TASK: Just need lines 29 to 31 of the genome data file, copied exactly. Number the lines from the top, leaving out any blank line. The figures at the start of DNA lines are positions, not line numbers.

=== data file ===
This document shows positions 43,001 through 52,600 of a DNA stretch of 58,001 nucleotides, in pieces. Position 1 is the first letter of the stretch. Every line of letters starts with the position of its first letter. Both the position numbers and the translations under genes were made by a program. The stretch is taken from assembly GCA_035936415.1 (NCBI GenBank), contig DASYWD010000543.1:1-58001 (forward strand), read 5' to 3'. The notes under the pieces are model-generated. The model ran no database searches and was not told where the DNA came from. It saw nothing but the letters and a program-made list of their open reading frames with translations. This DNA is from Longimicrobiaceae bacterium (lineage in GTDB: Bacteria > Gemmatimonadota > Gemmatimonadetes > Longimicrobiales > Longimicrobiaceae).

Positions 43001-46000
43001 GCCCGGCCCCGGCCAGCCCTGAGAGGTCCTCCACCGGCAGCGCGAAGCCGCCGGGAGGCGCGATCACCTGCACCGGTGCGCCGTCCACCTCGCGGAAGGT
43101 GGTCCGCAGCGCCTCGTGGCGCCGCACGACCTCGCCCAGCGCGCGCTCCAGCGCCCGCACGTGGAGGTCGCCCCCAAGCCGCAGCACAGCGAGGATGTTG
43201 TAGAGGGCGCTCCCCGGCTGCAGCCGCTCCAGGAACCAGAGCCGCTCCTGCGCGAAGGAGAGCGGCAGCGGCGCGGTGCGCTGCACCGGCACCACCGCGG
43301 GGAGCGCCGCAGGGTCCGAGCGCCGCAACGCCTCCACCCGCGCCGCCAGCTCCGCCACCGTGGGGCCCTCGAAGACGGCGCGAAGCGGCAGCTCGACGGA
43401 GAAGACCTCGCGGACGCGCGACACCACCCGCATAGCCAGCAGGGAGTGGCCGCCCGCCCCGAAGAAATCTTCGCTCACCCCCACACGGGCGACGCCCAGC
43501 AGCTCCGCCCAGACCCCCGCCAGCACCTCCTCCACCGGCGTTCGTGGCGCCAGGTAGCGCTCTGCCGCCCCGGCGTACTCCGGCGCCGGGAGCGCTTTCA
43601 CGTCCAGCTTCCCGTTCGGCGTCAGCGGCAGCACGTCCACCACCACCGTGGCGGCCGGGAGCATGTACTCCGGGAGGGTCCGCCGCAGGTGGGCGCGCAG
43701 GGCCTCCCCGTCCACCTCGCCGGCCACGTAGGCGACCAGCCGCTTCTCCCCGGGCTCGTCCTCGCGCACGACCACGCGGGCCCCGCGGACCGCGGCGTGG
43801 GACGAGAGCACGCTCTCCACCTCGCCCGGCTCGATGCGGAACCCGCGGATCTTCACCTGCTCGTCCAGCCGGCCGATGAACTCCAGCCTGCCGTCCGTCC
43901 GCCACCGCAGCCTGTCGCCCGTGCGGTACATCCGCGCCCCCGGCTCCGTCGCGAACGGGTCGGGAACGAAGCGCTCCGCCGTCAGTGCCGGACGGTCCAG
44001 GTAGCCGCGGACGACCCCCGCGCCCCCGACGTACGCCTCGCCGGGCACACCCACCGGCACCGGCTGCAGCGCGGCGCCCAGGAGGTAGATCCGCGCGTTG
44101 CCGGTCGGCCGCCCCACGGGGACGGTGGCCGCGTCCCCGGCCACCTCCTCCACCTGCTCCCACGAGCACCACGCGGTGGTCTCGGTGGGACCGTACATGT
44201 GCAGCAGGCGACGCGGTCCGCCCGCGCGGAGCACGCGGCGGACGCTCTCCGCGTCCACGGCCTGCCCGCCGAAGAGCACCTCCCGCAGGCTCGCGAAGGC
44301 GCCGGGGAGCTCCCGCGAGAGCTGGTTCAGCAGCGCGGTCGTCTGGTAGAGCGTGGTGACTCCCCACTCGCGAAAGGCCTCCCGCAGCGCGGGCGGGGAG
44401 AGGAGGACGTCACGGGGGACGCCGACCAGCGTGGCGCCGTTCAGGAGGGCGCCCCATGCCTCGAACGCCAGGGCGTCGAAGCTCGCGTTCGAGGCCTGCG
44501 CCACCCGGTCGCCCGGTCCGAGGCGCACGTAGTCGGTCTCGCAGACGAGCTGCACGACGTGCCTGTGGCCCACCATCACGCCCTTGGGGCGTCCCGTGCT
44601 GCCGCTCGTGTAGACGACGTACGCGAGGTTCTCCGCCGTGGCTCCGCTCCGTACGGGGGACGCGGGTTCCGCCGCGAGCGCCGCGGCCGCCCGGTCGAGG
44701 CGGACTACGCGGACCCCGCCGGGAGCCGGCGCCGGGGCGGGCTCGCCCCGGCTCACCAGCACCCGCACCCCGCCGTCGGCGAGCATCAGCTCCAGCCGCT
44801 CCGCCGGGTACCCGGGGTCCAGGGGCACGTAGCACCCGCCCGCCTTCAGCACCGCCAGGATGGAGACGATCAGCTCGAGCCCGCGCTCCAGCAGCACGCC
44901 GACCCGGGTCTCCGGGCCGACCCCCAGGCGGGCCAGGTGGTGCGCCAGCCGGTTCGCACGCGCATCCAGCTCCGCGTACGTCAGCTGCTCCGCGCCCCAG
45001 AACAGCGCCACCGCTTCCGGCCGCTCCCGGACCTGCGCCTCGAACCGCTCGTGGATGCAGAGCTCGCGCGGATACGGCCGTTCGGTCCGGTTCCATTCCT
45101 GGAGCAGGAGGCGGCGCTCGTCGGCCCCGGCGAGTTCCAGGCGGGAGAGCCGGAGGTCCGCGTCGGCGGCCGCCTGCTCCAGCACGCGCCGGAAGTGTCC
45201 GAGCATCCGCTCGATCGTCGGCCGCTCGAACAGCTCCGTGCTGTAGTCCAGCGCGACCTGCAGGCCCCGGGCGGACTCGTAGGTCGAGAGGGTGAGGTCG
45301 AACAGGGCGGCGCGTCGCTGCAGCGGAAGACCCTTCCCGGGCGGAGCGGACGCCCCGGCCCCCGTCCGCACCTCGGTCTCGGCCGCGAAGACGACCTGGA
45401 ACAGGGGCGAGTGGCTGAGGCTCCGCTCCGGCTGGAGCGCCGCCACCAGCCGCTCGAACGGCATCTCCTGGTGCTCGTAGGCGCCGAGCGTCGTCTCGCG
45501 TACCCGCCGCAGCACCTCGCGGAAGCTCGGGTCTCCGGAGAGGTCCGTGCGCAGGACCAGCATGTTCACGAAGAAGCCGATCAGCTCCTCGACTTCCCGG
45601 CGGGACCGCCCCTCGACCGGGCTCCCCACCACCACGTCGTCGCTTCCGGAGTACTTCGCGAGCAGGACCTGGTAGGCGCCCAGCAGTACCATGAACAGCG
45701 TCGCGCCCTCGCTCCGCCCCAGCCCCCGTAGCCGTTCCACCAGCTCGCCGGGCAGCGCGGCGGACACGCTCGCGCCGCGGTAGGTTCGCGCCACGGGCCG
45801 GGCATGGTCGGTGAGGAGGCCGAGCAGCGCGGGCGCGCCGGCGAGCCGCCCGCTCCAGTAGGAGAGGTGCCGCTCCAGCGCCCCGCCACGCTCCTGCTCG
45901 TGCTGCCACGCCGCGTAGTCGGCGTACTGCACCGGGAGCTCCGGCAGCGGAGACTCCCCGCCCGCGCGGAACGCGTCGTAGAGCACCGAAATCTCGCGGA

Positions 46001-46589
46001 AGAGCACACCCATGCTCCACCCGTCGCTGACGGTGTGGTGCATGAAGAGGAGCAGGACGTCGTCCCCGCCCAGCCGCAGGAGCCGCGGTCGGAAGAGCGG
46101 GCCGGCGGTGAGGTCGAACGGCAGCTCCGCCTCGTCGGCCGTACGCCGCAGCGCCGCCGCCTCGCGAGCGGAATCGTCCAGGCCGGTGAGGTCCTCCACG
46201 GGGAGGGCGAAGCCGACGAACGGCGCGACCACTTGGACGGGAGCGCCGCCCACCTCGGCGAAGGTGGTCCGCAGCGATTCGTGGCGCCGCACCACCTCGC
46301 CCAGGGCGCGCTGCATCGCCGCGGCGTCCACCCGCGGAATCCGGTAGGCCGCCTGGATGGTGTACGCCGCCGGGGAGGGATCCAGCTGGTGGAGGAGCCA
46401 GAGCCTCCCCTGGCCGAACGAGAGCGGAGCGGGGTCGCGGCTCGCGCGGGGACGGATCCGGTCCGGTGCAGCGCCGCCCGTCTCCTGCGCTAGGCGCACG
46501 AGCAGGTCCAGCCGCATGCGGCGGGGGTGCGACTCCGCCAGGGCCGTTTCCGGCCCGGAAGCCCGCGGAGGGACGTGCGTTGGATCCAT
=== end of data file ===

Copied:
45601 CGGGACCGCCCCTCGACCGGGCTCCCCACCACCACGTCGTCGCTTCCGGAGTACTTCGCGAGCAGGACCTGGTAGGCGCCCAGCAGTACCATGAACAGCG
45701 TCGCGCCCTCGCTCCGCCCCAGCCCCCGTAGCCGTTCCACCAGCTCGCCGGGCAGCGCGGCGGACACGCTCGCGCCGCGGTAGGTTCGCGCCACGGGCCG
45801 GGCATGGTCGGTGAGGAGGCCGAGCAGCGCGGGCGCGCCGGCGAGCCGCCCGCTCCAGTAGGAGAGGTGCCGCTCCAGCGCCCCGCCACGCTCCTGCTCG